Norms and values are common ground in our daily lives. However, the extent to which they determine our everyday lives often remains a mystery. When one participates in traffic, for example, one is required to know the norms and put them into practise. At the same time, one also expects others to do the same. This paper investigates, by means of linguistic landscaping, the underlying structures of a fake zebra crossing.
You should not!
Hide and seek
It's likely that you've heard a good few sentences begin with 'you should' or 'you shouldn't', when you were younger. These sentences then presented you with a certain rule. Later on, as an adult, these rules worked as a framework that made sure you knew how to behave in different situations. Even though we all have different cultural backgrounds and come from different families, which perchance have different rules, we still manage (most of the time) to live in the same society without complete chaos. There are traffic situations, for example, where people, despite their different backgrounds, still reach a consensus about certain aspects of safety. How is this possible? Is this because people share similar norms? Such questions are at the basis of this article, in which I explore the norms of a traffic situation.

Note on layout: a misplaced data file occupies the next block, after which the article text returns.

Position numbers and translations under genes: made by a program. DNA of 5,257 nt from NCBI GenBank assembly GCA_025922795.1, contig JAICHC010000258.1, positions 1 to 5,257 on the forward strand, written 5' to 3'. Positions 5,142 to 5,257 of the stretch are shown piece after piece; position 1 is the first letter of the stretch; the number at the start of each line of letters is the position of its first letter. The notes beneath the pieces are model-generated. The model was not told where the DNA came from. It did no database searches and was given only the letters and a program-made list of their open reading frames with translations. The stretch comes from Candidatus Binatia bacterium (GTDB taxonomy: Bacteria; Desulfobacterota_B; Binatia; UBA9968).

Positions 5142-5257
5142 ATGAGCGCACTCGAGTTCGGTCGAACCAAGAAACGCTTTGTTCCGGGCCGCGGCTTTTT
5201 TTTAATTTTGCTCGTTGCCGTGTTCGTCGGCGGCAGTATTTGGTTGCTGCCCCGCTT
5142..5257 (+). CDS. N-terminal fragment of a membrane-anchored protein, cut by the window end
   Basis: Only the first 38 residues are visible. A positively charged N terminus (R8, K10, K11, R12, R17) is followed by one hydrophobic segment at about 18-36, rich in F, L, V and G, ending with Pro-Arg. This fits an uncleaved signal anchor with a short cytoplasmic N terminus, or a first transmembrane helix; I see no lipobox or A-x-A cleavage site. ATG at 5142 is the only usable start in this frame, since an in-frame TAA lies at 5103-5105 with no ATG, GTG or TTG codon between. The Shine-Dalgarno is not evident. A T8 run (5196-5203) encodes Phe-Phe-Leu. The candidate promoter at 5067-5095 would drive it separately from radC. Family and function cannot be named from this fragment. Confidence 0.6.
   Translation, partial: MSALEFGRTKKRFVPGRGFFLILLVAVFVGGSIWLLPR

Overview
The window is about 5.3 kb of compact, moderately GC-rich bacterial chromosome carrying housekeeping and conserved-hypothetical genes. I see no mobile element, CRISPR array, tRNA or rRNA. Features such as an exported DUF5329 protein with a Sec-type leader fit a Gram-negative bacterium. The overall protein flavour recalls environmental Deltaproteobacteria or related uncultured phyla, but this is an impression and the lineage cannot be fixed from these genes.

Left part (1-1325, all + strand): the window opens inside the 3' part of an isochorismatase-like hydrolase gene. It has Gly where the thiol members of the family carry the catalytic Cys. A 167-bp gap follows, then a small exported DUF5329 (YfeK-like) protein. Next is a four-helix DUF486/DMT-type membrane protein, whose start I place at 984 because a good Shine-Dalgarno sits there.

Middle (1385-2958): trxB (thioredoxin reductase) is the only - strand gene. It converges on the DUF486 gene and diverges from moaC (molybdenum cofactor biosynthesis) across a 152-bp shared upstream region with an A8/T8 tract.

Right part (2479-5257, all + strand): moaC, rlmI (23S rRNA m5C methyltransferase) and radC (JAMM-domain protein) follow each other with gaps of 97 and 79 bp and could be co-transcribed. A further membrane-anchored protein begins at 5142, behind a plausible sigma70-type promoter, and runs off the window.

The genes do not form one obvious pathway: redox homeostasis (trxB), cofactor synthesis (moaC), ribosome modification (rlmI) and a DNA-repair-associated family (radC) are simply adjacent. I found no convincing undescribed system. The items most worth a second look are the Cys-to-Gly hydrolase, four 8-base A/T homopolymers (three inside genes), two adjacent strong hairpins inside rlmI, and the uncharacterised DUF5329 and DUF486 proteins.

If all people would start hitting each other because they had ‘privilege’, this would form a risk for society.
Normal or abnormal?
During his lectures for Collège de France in 1975-1976, the French philosopher Michel Foucault provided great insights in the abnormal individual by analyzing psychiatry. He concluded that the new power system of society is based on subjectivity, which results in a distinction between law and opinion. In the previous power system, people who were ill were seen as dangerous individuals, who had to be excluded or punished. The new system tries to control and manage the dangerous individual. In order to control and manage these people, they have to be detected before they actually commit a dangerous action.
Therefore, they are being monitored from the moment that a disruption of the social order occurs, otherwise even more disruption could come to pass. In other words, central to this way of thinking are not actual violations of the law, but people's capacities of violating it (the potential to do so). This potentially dangerous individual must be considered, by society, as someone whose potential behavior has to be subject to control and correction. Therefore, it is no longer about whether there is a presence or absence of criminality; it is merely about what is normal or not (Foucault, 2003).
Furthermore, the indication that there's a risk present has to be recognized in an early stage. The new power system does this by creating categories of potentially dangerous individuals. These categories are based on expert psychiatric opinion, i.e. ‘knowledge’ (Foucault, 2003). How people are placed in different categories can be further explained with ‘orders of indexicality’, says Blommaert (2005). Orders of indexicality are stratified patterns of social meaning, often called ‘norms’ or ‘rules’, to which people abide to when communicating. Such norms arise by 'centring institutions', which are often authoritative actors. The function of centering is attributive: it generates indexicalities which others have to abide, in order to be ‘social’. Central to these attributions is their potential to articulate ‘central values’ of a group or system (the ‘good’ student, the ‘ideal’ father, the ‘real’ man et cetera) (Blommaert, 2005).